LITHUANIAN QUARTERLY JOURNAL OF ARTS AND SCIENCES
Volume 39, No.3 - Fall 1993
Editor of this issue: Antanas Klimas, University of Rochester
Copyright © 1993 LITUANUS Foundation, Inc.
Michael R. Beschloss and Strobe Talbott. At the Highest Levels. The Inside Story of the End of the Cold War. Little, Brown and Company. Boston- Toronto- London, 1993.498 pages. Hard cover. Dust jacket. $24.95.
Right on the front fold of the dust jacket we read about the basics of this book: "For the first time, the secret messages and telephone calls between Bush and Gorbachev, Baker and Shevardnadze, and the closed-door meetings at the Kremlin, White House, Pentagon, CIA, and KGB."
The book aims to describe the fateful and important events of three full years: 1989, 1990, and 1991. The authors call these years "three eventful years," and a detailed chronology of the relationships between the U.S. and the U.S.S.R. is given on the inside covers, front and back.
The two authors, one of whom is an historian (Beschloss) and one a journalist (Talbott) are also authors, separately, of several books each. They based this book under review here primarily on interviews with the main characters of this unusual world drama, just to mention a few: Bush, Baker, Scowcroft, Gorbachev, Shevardnadze, Besmertnykh, and many other people in the entourage of the two poles: Washington, D.C., and Moscow, including advisors, experts, and even interpreters as well as translators of important messages and documents.
That's why this book is not "history" (or is it?), but it is labeled as the "inside story." It concludes at the end of the year 1991, when the U.S.S.R. expired and, we assume, the Cold War ended.
The main characters, of course, are George Bush and Mikhail Gorbachev, all the others are only "helpers and advisers." However, after reading the whole book, one might get the impression that, at least at certain moments, the more active manager of glasnost and perestroika, the downgrading of the Soviet Empire, was really not Gorbachev, but his foreign minister Shevardnadze. As we know, Gorbachev is now a private citizen in Moscow, but Eduard Shevardnadze—this is 1993—is the President of independent Georgia. Intentionally or not, subconsciously or not, Shevardnadze seems to have hastened the end of the largest empire in the history of the world, the U.S.S.R.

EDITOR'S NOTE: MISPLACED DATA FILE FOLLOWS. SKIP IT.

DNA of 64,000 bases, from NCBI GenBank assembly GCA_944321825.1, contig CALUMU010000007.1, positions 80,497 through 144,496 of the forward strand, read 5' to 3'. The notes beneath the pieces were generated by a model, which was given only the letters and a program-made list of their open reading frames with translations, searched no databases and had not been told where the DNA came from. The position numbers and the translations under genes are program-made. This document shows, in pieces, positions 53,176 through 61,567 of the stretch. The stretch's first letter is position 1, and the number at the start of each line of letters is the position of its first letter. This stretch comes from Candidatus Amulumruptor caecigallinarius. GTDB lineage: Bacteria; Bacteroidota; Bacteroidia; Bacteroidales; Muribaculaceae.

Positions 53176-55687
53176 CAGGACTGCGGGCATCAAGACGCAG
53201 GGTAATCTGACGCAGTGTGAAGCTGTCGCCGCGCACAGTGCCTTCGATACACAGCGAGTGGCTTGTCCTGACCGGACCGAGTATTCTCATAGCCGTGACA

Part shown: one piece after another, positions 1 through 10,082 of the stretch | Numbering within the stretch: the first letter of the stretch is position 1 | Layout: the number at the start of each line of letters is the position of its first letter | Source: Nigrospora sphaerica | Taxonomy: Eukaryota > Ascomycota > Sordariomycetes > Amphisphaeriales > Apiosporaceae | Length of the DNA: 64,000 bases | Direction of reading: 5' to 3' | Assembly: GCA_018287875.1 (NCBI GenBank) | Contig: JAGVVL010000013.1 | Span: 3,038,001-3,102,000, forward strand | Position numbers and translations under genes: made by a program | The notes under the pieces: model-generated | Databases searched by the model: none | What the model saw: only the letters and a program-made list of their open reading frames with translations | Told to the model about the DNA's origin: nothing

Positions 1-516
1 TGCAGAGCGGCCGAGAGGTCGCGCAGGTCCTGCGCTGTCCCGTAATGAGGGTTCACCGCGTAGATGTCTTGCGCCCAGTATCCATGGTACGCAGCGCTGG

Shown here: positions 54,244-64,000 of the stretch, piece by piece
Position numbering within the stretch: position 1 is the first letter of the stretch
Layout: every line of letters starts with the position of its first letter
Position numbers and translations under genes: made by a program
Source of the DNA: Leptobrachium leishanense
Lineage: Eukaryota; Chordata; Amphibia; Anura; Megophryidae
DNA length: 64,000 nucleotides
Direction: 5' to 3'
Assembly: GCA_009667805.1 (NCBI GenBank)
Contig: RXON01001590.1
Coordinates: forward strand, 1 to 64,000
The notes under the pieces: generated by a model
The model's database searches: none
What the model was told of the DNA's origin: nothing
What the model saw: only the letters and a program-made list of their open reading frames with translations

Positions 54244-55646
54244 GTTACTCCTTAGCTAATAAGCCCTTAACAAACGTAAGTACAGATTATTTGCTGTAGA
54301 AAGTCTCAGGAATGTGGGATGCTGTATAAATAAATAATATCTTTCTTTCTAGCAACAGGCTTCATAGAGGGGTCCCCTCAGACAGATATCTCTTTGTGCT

The Baltics, particularly Lithuania, play an important role in the downfall of the Soviet Empire. It seems that Lithuania's quiet but firm determination to become totally independent was the proverbial "beginning of the end." No matter how Gorbachev and company opposed this Lithuanian determination to become totally independent, no matter how he threatened, the Lithuanians simply refused to listen to him and those of similar ilk. This, of course, presented a very awkward situation for Bush: On the one hand, the U.S. had never recognized the illegal occupation and annexation of the Baltic countries, but on the other hand, Bush tried to be a nice guy to Gorbachev. And that is one of the most intriguing parts of the book: What kind of Bush we see in public, and what kind of president, and man, he is behind closed doors.
Some people are really inclined to think that Bush really waffled on this question, and, furthermore, that his ambiguous position here could have contributed to a certain degree to his losing the presidency in the 1992 election. Who knows?
Since many of us lived through the events described in this book, the first impression is that the book is well written, and all the facts mentioned here appear to be correct. This leads one to believe that the two authors must have been very careful in constructing and carrying out their interviews. At the same time, their style is narrative in its best sense, and the narration is very often illustrated with many direct quotations. Reading these interesting direct quotations, we are inclined to HEAR the characters really speaking as distinct individuals, in their own style, although, of course, they all talk in English, with a very few Russian words thrown in. It is not clear, from the book itself, who were the interpreters and the translators of various direct quotes attributed to Gorbachev and company.
One of the most interesting events, naturally, is the August 1991 coup, or putsch. But here, unfortunately, this book does not give anything new: all of what we read here, I recall vividly, was "in the news," in the press, on television, on the radio. I wonder why the authors—they interviewed Gorbachev himself—did not investigate the rumors that Gorbachev had "allowed," or "permitted," or even had helped to organize the putsch himself in order to find out which side will win: the reactionaries (Yanaev and Co.), or the reformers (Yeltsin and Co.). Apparently, the authors did not manage, after the coup, to interview the people involved.
There will be, I am sure, hundreds of books written about the three very eventful years (1989,1990,1991), but At the Highest Levels will always remain as one of the most intriguing ones. It really reads like a thriller which it surely is.